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Back To School Health Guide

Back-to-school planning seems to start earlier every year, and while new clothes, notebooks and shoes might be at the top of your list, there are a number of health concerns that parents should consider. Here are some healthy suggestions for the return to school. - Dr. Brian McDonough, KYW Medical Editor


One of the most important decisions a parent or student can make before the start of the school year is to select the best backpack. Here are some tips to avoid injury:

-Pick a backpack with a strap that allows weight to be distributed throughout the entire back--not just one area.

-Instruct your child to bend at the knees when lifting, NOT at the waist.

-Check your child's bag every few days during the year to make certain that it is not overloaded.


Most schools require a school physical for sports participation, and even if they do not, I strongly suggest it. The physical exam serves several major purposes:

-An opportunity to evaluate cardiovascular health

-A review of potential health problems such as asthma or eating disorders

-A chance to discuss health issues that may be of concern to the athlete

-A venue for important conversations regarding the risk of infections that may occur during athletic competition


There is no perfect way to avoid all infections, but you can reduce your chances of picking them up by doing the following:

-Wash your hands often

-Cover your mouth when you cough or sneeze

-Avoid those you know who are sick

-Get your sleep (well-rested people are less likely to become ill)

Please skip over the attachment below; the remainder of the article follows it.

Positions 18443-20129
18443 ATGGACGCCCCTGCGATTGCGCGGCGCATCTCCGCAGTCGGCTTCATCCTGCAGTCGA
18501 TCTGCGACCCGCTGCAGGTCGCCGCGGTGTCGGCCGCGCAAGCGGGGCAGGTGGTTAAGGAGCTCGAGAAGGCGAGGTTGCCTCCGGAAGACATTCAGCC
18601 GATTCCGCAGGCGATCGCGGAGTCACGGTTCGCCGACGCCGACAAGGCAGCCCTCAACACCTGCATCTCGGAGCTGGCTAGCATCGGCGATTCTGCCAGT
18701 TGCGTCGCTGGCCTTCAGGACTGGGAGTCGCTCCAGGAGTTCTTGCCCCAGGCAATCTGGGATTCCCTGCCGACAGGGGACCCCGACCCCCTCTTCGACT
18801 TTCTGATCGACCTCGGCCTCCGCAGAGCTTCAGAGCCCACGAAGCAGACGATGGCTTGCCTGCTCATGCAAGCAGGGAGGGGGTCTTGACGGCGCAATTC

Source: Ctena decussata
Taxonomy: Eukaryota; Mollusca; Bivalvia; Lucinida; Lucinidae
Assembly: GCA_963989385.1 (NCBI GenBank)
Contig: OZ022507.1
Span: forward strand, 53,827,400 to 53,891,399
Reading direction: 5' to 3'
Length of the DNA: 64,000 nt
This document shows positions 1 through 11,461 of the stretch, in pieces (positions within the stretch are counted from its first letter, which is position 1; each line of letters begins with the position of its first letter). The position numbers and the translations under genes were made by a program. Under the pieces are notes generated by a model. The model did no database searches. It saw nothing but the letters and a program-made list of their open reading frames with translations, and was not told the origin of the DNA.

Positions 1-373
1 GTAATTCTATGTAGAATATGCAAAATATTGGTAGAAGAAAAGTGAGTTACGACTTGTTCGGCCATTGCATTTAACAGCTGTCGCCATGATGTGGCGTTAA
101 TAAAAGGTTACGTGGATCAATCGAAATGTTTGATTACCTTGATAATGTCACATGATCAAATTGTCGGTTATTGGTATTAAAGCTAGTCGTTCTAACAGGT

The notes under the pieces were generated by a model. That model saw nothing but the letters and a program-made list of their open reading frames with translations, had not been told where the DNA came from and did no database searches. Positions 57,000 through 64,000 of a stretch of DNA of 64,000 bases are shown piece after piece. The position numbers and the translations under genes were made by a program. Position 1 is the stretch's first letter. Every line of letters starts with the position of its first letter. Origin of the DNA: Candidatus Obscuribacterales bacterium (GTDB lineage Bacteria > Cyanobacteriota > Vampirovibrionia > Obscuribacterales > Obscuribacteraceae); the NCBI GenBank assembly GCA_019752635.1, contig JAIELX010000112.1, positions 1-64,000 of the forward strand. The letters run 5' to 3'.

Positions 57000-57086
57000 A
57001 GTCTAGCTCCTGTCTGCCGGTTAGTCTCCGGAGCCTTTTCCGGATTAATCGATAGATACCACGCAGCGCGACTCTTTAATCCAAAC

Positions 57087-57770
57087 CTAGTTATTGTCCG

-Eat well


200,000 children are seen in the emergency room every year for playground injuries. Avoid purchasing clothing with drawstrings, and ensure that all clothes fit snugly to reduce the chances of them getting caught in playground equipment.


The Center for Disease Control and Prevention has an excellent web site on the specifics regarding immunizations. First and foremost, each state has immunization requirements that must be met before a child may enter school. These may include vaccination against:

-Diphtheria, pertussis (whooping cough), tetanus (lockjaw)

-Haemophilus influenzae type b,

-Measles, mumps, rubella, polio

-Hepatitis B

-Varicella (chicken pox)

In most states, a parent must bring written proof of immunization from the health provider or clinic at the time of school registration. If a required vaccination has not been obtained, and there is no health condition or religious objection preventing immunization, the child must receive the vaccinations before school entry.

For more information about Pennsylvania, New Jersey and Delaware immunization requirements, visit the CDC's website.

For questions about school policies or health examinations, contact the local school system.

For more information on the new requirements, parents should call the health department clinic nearest to them or visit the MCHD website.

They can also be accessed on the Pennsylvania State Health Department's website.

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